Establishing employment status

Produced by Tolley and written by Anne Redston. Anne is a barrister at Temple Tax Chambers and is not authorised to write on behalf of the Tribunals Service or the judiciary.
Establishing employment status

The following Employment Tax guidance note Produced by Tolley and written by Anne Redston. Anne is a barrister at Temple Tax Chambers and is not authorised to write on behalf of the Tribunals Service or the judiciary. provides comprehensive and up to date tax information covering:

  • Establishing employment status
  • The contract
  • Is the written contract decisive?
  • The position for most contracts
  • Contracts between engagers and individuals
  • What are the consequences of Autoclenz?
  • Check Employment Status for Tax (CEST)
  • Recategorisation by HMRC
  • HMRC determination
  • Challenging recategorisation
  • More...

This note explains how to work out whether a person is employed or self-employed. It considers the NIC deeming rules, the contractual relationship between the parties, HMRC’s Check Employment Status for Tax (‘CEST’) online tool and the HMRC status determinations, together with how these can be challenged. The reasons why status is important are explained in the Employment status ― why it matters guidance note.

Remember that this note, and the other notes on employment status, are only a summary, and you may need to take further advice. For the position where individuals are working through personal service companies, see the Personal service companies overview guidance note.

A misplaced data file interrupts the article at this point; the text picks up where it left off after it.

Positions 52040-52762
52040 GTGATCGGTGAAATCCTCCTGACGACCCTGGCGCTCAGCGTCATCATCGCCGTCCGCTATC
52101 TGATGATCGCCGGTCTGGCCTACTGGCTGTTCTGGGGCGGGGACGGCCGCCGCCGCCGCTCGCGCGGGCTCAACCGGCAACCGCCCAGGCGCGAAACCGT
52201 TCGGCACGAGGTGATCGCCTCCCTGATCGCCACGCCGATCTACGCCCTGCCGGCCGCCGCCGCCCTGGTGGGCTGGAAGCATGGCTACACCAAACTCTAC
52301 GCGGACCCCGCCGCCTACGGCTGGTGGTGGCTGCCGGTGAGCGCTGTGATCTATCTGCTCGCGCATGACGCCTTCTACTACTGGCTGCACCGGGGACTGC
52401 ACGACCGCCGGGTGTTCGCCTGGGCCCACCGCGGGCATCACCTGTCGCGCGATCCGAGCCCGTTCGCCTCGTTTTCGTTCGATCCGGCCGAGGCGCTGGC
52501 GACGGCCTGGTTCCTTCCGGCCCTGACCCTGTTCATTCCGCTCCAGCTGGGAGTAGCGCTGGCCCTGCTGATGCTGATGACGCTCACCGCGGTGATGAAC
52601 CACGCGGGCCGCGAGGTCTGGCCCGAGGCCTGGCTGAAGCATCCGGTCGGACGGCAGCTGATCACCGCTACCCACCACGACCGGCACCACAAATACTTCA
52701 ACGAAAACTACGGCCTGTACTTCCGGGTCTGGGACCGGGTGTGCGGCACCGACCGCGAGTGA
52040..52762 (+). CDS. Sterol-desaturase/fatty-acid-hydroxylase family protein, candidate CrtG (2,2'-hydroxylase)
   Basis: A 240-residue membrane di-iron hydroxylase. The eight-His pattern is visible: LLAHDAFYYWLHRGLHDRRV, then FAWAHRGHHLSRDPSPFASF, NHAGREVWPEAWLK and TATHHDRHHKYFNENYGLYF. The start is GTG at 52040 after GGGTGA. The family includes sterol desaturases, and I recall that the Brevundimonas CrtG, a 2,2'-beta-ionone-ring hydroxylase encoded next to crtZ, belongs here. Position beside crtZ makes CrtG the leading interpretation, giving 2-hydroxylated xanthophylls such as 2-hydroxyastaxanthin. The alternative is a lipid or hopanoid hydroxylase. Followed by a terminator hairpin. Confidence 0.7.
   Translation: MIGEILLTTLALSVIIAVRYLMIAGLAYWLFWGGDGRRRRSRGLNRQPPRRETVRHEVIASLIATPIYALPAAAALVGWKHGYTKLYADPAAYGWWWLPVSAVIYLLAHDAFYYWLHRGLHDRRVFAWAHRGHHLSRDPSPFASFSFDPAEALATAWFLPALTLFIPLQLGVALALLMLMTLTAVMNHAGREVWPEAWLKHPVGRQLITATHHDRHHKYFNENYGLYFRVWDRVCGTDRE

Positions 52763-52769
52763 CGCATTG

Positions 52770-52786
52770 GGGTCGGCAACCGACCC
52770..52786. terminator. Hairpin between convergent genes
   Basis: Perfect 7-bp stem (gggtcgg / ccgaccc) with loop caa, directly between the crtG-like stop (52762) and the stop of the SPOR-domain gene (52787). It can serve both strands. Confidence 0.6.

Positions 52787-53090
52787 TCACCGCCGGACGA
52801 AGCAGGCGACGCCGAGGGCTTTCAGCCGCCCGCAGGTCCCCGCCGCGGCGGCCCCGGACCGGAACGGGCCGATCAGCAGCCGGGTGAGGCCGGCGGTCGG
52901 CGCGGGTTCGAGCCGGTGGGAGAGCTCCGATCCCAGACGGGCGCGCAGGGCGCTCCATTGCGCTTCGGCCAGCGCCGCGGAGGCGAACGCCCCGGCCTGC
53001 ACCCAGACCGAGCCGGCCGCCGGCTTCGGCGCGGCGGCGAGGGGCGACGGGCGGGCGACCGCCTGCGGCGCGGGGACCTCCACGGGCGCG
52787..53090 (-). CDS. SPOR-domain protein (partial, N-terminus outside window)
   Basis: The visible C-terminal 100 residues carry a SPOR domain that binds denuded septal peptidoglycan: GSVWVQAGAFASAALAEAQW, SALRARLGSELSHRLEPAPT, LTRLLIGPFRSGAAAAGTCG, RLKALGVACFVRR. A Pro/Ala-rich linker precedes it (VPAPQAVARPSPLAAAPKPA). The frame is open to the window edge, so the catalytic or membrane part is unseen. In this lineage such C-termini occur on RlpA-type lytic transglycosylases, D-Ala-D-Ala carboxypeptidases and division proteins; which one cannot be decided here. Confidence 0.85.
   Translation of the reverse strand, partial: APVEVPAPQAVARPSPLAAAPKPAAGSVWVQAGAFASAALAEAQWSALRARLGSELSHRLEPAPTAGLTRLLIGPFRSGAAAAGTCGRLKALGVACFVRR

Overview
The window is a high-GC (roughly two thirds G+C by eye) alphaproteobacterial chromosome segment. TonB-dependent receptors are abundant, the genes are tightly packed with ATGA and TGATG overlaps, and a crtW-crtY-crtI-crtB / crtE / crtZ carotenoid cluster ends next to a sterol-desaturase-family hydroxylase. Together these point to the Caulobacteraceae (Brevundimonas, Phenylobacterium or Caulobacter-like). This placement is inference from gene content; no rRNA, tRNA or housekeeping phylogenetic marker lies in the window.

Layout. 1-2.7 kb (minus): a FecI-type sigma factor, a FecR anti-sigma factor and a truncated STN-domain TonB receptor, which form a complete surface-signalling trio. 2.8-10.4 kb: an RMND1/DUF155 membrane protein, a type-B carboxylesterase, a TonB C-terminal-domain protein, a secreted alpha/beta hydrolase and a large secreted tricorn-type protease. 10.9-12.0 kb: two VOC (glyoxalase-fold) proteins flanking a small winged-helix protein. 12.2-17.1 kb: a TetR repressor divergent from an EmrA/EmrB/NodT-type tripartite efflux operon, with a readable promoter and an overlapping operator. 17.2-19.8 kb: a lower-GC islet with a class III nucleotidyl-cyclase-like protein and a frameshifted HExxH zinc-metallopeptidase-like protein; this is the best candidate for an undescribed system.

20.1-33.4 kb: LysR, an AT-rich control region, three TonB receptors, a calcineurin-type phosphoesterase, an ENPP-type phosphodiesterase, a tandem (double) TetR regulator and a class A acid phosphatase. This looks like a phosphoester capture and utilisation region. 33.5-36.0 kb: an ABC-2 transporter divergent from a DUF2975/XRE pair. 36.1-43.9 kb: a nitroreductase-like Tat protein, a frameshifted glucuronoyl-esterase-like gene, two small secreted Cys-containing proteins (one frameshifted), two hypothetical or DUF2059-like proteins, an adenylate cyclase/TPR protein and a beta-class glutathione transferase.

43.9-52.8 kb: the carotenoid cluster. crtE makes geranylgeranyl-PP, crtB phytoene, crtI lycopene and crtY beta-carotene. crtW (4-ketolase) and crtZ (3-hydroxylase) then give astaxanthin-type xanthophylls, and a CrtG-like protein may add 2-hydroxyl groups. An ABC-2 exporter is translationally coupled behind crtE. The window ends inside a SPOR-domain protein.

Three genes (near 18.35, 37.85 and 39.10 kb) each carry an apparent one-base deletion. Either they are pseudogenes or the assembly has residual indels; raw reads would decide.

In July 2017, the Taylor Review recommended several significant changes to the current legal position. This Review, and the subsequent developments, are briefly discussed in the Employment status ― why it matters guidance note.

The contract

For tax purposes, the question of whether a person is employed or self-employed is established by the contract between the individual and his engager, together with the case law which has built up from interpreting such contracts. The position is usually the same for NIC, unless certain deeming rules apply. These are discussed at the end of this note.

Sometimes the contract between the engager and the individual will be written, sometimes oral, and sometimes part-oral, part-written. It is naturally more difficult to establish the terms of an oral contract, and it is therefore advised that individuals formalise their relationship with their engagers in writing. Of course, the contract will be effective for all purposes and not just for tax and NIC, so appropriate legal advice should also be taken.

The status tests and the underlying case law are of primary importance. These are summarised in the Employment status tests guidance note. In particular, care is needed when defining the extent of any control over the individual by the engager, whether there is a right of substitution, the evidencing of any financial risk or opportunity for profit,

Popular documents